ALBANY — An IRS Form 990 typically provides a window into a nonprofit hospital’s financial health and inner workings.
Phoebe Putney Memorial Hospital’s recently approved 990 for fiscal 2013 shows a whopping $58 million loss. Much of that red ink comes from a write-off related to the 2011 acquisition of the hospital’s only Albany competitor.
That purchase of Palmyra Medical Center triggered fierce opposition from the Federal Trade Commission, thrusting Phoebe Putney into the national spotlight.
The long-running legal battle included a U.S. Supreme Court defeat for Phoebe, though that did not end the case. And coinciding with recent legal maneuvers were news reports that the southwest Georgia region — where Phoebe is the major player — is the second-highest-priced market nationally in the federal insurance exchange, behind ski resort areas in Colorado.
Phoebe Putney’s bottom-line loss for 2013 is historically very high for a Georgia hospital, especially for one that had been solidly profitable. It’s the highest loss ever for Phoebe.
“Historically, this hospital has made a lot of money,” said Brian Vansant, an Auburn University accounting professor who has studied the accounting and financial practices of nonprofit hospitals.
Tax-exempt nonprofit organizations must file some version of Form 990 with the IRS each year, giving information on their finances and other activities.
Phoebe Putney’s board approved the 990 earlier this month for its fiscal year ended last July. The hospital earned $16.5 million the previous year.
The write-off of $43.9 million for “goodwill impairment” pertains to an asset that was overvalued, said Patricia Ketsche, an associate professor at Georgia State University’s Institute of Health Administration.
That would be the Palmyra facility.
It implies that “you’re saying it’s not worth what we paid for it,’’ added Vansant.
The FTC reached a tentative antitrust settlement with Phoebe Putney in 2013, but the federal agency is still considering whether to sign off on it, and recently has expressed second thoughts.
The stated purchase price of Palmyra was $195 million. “I would suspect [the purchase] was worth it from a competitive standpoint, and they [Phoebe] wrote it off,’’ said Ketsche.
After subtracting the write-off, she said, Phoebe’s real loss for the year was about $14 million.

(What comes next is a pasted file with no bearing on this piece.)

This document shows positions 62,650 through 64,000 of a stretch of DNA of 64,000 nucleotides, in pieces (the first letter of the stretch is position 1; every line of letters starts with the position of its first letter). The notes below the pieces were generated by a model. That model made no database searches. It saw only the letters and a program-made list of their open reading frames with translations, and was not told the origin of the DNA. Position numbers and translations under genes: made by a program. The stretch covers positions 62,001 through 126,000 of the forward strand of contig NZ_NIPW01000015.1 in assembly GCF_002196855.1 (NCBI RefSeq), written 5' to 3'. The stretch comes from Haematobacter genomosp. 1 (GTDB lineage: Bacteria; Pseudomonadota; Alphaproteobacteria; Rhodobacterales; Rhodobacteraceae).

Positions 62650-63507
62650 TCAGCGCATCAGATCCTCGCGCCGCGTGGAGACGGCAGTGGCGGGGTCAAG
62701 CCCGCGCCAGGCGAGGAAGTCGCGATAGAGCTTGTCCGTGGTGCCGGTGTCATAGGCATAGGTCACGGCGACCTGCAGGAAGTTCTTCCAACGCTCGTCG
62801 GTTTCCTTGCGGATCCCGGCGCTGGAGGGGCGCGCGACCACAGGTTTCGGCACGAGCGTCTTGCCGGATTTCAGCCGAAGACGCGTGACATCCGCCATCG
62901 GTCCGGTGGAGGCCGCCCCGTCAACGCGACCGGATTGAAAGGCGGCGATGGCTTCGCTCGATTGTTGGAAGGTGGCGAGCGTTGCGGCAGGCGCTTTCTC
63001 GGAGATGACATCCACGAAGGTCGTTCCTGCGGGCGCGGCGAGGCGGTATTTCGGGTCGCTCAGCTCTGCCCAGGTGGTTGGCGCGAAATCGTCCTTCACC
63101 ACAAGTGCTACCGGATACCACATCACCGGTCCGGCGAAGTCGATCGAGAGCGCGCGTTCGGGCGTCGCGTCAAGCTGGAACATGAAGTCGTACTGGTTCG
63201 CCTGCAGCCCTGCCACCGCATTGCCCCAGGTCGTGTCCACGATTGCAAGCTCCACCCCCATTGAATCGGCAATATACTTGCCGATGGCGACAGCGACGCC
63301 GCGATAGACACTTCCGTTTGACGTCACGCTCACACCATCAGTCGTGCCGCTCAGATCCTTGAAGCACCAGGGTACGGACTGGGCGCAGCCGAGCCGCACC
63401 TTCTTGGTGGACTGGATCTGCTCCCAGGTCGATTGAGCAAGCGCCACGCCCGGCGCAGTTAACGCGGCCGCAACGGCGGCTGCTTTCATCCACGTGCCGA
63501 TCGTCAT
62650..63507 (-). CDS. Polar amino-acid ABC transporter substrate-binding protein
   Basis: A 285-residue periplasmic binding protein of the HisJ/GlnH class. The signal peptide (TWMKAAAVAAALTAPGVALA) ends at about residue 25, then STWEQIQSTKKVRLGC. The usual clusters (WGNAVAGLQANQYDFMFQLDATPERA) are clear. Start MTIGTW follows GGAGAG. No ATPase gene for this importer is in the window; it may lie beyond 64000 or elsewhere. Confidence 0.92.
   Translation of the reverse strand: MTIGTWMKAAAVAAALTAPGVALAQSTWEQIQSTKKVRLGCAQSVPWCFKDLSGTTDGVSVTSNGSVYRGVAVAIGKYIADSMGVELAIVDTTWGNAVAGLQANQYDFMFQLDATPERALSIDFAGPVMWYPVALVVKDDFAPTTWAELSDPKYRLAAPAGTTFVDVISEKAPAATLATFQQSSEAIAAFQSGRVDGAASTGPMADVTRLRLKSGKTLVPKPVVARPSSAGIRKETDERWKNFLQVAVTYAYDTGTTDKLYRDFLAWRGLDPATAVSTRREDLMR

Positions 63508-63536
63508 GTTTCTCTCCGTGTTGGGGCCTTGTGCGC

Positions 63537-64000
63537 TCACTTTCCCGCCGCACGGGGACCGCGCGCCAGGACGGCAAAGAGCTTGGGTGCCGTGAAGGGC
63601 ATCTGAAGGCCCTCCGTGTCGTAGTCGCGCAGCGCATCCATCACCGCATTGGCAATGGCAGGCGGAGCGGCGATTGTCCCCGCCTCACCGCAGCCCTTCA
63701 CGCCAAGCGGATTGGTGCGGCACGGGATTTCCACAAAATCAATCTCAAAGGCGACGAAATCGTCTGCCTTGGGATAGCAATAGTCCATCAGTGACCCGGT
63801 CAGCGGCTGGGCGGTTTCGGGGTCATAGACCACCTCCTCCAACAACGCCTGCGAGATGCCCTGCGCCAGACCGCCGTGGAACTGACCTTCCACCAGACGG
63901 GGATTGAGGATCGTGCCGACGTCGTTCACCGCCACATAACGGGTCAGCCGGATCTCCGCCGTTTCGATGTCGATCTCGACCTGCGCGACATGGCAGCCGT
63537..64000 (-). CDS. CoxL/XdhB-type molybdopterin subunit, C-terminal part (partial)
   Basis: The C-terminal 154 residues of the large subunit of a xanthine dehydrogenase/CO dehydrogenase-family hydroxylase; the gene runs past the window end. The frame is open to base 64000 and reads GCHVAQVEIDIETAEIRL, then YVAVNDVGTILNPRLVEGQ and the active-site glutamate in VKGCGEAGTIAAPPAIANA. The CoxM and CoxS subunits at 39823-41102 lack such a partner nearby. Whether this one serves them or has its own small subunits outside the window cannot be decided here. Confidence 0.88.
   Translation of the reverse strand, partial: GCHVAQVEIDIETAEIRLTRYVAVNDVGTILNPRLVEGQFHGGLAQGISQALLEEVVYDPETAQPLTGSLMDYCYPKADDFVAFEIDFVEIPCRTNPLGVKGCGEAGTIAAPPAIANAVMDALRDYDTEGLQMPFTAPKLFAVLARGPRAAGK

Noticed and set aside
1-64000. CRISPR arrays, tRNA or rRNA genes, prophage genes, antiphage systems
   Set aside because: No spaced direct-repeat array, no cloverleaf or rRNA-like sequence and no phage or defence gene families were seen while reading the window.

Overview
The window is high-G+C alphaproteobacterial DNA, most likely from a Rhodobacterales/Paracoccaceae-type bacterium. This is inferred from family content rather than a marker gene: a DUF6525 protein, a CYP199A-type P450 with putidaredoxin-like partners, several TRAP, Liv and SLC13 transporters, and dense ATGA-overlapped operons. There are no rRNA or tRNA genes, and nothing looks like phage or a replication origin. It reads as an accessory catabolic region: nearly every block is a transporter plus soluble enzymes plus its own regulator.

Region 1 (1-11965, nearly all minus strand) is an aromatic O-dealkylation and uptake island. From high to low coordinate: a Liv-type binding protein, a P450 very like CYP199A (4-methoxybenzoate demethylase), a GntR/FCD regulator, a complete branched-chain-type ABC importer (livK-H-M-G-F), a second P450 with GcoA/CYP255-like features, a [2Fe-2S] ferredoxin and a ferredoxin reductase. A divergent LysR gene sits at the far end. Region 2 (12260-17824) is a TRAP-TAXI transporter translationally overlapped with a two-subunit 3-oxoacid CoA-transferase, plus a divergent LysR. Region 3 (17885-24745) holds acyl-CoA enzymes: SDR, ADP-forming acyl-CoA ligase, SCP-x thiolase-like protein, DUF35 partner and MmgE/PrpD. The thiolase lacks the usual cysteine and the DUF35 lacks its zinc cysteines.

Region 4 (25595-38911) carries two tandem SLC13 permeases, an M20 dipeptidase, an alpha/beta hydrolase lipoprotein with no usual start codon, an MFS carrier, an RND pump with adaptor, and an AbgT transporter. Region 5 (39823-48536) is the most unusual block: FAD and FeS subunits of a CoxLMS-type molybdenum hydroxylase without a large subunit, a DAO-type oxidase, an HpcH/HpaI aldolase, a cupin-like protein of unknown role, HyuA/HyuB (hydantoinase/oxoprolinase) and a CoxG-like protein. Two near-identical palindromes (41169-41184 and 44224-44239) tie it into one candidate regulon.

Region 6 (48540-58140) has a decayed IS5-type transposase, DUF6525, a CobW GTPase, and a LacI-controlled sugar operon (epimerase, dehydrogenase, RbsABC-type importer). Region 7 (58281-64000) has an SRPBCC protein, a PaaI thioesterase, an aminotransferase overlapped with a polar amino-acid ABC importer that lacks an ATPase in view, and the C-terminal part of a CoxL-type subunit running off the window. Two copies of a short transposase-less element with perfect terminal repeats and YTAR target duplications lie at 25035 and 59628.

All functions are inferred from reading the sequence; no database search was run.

Despite that figure, Phoebe is not necessarily in financial trouble, Ketsche added. Its financial health depends on its results over the long run, she said. And she said Phoebe provided a sizable amount of community benefits in fiscal 2013 — 13 percent of expenses.
Phoebe Putney said in a statement Monday that its accounts receivable rose in fiscal 2013 because payments by health insurers and patients lagged. “High-deductible health plans have put financial pressures on families and led to slow or non-payment,’’ the statement said. “ In addition, our patient base is among the poorest in the United States, and there have been patients charged who cannot or have not paid their bills. “
Vansant told GHN that Phoebe’s 990 was difficult to understand in some areas, which he said is fairly typical with such forms from hospitals. He cited as an example Phoebe’s disclosure, without additional explanation, that it has financial accounts in the Cayman Islands, Bermuda and the British Virgin Islands.
Phoebe in its statement explained that it has “investment accounts handled by external investment managers. Of the funds invested there are such accounts in the Caymans, Bermuda and the Virgin Islands.”
Vansant, meanwhile, said he was not surprised by the overall loss.
Facing higher scrutiny, a nonprofit hospital often doesn’t show aggressively positive results, Vansant said. “They tend to report news to help their case.”
Phoebe incurred outside legal fees of $3.2 million during the fiscal year.
“If you’re battling the FTC, I can’t imagine how much money you’d spend,” Vansant said.
An FTC spokesman said Monday that no decision has been made on the settlement agreement with Phoebe.
The agency first challenged the merger of Phoebe Putney with Palmyra three years ago. It argued that allowing the merged entity to operate the only two hospitals in Albany would be anti-competitive and harm health care consumers in the city and the southwest Georgia region.
Last August, after the legal battle had raged for roughly two years, the FTC and Phoebe Putney announced they were willing to settle, and that the deal would allow Phoebe to keep control of the former Palmyra, now called Phoebe North.
But this year, in a March 31 letter, the FTC asked the Georgia Department of Community Health about a possible breakup of the two hospitals and whether it would require approval under the state’s certificate-of-need (CON) laws.
The letter said the federal agency gave preliminary agreement to the settlement because it believed Georgia’s CON laws — which limit the number of health care facilities in the state — would prevent the decoupling of the merged Albany hospitals even if the FTC won the suit. But a potential buyer for the former Palmyra had since come forward, the FTC letter said.
Andy Miller is editor/CEO of Georgia Health News. He can be reached at georgiahealthnews.com.